“To photograph people is to violate them, by seeing them as they never see themselves, by having knowledge of them that they can never have; it turns people into objects that can be symbolically possessed. Just as a camera is a sublimation of the gun, to photograph someone is a subliminal murder – a soft murder, appropriate to a sad, frightened time.”
― Susan Sontag, On Photography
Sometimes when I have taken a photo like the one above, it does feel like I’ve captured a facet of the person’s personality they would not want the world to see. I was running out of ideas for my 365 project and had thought of doing a portrait. I had called a friend over for an informal photo session. I had taken a few smiling portraits and we had got to talking and during a pause she had fallen into pensiveness, thinking perhaps about something serious. I liked this candid shot more than the smiling, sugary ones and had decided to process it to make it look grungier, darker. Needless to say, my friend didn’t like it when it appeared on my 365 page 😦 Afterwards, whenever I’ve taken a candid shot, capturing a look, a mood, an expression that was come up unbidden, I had always felt like like a voyeur. Though, not exactly like a murderer 🙂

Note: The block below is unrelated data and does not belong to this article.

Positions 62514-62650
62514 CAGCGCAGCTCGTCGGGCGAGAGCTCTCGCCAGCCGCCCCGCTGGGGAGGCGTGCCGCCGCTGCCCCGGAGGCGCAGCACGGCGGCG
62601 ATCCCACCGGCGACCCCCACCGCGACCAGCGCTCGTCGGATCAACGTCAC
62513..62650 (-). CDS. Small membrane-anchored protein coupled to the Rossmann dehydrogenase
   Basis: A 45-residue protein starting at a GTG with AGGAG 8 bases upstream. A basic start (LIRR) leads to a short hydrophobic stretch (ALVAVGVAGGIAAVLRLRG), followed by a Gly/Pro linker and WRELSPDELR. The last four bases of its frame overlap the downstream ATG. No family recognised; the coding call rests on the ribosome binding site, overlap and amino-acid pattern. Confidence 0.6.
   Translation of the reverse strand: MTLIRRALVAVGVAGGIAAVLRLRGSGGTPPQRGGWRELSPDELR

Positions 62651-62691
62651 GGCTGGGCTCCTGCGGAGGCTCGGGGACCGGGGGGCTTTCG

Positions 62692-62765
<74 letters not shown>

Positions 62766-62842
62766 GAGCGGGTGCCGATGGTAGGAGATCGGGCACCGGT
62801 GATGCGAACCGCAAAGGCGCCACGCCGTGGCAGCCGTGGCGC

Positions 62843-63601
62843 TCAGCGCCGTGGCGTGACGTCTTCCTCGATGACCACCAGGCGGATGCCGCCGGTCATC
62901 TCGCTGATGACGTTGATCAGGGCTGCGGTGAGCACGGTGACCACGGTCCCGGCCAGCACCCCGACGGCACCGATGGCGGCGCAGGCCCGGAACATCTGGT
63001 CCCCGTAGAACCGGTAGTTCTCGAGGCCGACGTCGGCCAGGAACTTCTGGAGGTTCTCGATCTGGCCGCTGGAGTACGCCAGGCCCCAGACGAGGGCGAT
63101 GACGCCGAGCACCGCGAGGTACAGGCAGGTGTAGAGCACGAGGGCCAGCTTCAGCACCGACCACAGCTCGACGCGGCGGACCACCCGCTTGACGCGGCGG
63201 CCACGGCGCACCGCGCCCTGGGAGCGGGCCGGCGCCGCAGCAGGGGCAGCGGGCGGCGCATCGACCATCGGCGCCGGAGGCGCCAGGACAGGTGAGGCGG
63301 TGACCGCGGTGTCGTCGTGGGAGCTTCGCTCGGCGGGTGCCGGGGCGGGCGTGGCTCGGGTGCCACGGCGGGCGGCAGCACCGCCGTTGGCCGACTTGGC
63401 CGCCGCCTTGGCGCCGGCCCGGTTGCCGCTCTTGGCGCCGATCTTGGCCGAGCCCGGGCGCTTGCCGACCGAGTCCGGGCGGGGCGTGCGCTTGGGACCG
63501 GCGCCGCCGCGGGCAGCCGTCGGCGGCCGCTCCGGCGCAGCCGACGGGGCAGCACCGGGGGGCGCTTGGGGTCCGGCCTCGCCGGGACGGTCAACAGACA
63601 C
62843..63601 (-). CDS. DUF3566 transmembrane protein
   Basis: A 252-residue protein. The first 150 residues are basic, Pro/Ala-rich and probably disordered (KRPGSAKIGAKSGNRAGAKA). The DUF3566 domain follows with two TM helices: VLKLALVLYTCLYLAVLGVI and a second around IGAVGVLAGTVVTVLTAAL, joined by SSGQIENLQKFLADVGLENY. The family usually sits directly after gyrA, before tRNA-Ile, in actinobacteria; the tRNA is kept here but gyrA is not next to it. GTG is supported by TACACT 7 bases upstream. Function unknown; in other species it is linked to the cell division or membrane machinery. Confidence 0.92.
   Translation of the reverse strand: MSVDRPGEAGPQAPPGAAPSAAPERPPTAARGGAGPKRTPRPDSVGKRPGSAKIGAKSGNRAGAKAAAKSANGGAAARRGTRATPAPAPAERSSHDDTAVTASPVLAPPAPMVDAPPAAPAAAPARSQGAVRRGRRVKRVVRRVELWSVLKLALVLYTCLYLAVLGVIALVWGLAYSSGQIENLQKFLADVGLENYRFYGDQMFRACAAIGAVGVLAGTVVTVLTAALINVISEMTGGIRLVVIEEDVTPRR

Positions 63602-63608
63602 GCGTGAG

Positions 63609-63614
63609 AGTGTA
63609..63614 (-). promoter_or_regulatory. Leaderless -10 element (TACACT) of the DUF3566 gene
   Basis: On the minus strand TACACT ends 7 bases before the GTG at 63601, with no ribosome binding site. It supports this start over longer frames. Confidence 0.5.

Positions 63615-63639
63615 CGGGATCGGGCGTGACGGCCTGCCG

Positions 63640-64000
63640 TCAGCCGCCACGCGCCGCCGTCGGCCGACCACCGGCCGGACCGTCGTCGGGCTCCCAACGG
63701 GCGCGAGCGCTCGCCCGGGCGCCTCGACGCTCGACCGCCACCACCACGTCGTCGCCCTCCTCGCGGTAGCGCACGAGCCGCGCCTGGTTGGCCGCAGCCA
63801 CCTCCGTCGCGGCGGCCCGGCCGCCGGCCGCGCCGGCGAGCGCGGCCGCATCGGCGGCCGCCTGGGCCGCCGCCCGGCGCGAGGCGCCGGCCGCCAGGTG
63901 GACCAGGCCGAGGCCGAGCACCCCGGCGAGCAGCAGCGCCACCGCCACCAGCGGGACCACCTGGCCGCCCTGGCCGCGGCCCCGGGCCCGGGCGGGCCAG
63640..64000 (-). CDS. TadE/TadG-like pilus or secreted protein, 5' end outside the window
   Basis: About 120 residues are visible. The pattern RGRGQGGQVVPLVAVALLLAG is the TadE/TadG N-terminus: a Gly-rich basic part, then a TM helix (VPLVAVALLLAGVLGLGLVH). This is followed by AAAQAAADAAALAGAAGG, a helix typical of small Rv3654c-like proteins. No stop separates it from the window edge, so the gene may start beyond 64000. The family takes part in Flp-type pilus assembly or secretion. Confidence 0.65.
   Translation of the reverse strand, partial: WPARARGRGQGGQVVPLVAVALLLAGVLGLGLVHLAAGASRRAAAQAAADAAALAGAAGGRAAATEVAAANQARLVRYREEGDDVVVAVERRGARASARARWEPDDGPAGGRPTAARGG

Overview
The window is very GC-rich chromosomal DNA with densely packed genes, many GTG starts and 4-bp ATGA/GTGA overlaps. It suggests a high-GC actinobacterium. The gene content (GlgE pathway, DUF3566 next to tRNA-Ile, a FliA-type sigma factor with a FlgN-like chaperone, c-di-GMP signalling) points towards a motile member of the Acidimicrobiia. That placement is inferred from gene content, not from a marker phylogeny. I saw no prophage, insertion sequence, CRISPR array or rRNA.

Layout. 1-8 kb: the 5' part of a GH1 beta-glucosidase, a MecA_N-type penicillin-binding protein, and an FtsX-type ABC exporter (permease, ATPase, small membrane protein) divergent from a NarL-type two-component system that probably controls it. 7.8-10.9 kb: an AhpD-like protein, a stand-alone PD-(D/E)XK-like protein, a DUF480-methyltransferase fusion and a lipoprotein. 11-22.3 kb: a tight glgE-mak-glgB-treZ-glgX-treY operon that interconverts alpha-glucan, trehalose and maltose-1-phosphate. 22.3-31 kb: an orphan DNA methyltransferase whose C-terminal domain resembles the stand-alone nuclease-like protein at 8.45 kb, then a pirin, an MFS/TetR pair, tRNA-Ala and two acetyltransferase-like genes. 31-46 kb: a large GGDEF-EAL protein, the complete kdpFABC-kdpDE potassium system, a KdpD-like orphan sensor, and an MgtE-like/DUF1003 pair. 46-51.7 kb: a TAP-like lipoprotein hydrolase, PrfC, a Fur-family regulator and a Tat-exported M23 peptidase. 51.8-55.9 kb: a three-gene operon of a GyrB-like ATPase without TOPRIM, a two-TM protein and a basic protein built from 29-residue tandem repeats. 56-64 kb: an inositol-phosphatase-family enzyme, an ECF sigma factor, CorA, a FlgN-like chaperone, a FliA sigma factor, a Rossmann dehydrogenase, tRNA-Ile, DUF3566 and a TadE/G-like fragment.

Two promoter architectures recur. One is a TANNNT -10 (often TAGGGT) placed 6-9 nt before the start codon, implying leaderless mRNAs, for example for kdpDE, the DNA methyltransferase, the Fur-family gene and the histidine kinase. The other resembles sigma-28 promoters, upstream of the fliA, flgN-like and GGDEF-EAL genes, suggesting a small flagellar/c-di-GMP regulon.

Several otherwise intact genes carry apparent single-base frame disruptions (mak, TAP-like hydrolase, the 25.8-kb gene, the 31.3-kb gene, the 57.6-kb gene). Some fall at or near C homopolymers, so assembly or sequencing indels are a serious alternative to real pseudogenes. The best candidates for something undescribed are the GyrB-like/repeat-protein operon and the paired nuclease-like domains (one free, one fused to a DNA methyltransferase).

Back in the days when photography was still in its infancy, some people would refuse to be photographed. They thought being photographed would steal their soul leaving them bereft and soulless. We now know that’s not true (even though if we look at some celebrities, we might be tempted to think they have lost their soul somewhere…). But, maybe Susan Sontag has a point, maybe we are peeking into their soul and capturing it and making it known, in a way they would not have wanted. Maybe, it is symbolic possession.